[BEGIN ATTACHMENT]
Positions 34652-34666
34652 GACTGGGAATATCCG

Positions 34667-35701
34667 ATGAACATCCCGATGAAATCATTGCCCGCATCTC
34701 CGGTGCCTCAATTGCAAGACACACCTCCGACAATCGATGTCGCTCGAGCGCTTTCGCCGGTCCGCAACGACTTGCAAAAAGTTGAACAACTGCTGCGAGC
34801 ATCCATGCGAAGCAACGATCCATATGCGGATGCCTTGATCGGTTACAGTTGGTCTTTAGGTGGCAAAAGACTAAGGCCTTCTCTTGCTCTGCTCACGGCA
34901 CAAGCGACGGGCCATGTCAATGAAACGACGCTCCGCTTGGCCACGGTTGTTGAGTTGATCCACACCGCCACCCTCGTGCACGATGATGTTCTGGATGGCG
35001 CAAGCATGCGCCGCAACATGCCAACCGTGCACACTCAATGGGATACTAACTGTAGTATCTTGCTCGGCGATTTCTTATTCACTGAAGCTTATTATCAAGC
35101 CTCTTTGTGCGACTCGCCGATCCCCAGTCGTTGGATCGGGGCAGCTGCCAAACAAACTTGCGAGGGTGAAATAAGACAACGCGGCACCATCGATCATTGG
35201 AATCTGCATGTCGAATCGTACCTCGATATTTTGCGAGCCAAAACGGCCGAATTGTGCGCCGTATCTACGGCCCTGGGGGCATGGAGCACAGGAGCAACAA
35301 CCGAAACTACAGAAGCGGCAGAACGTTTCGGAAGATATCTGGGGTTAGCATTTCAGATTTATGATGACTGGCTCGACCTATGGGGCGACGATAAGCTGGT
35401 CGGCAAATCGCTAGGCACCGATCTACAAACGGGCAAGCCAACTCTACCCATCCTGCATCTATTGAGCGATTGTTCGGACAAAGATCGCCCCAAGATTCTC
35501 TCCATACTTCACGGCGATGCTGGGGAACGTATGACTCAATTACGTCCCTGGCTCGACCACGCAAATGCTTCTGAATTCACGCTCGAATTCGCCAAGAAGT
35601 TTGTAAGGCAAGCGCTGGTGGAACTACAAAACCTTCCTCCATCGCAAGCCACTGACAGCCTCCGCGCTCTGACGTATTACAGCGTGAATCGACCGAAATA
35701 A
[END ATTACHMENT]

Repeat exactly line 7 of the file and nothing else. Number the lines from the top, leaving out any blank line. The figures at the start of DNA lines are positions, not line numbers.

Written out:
34901 CAAGCGACGGGCCATGTCAATGAAACGACGCTCCGCTTGGCCACGGTTGTTGAGTTGATCCACACCGCCACCCTCGTGCACGATGATGTTCTGGATGGCG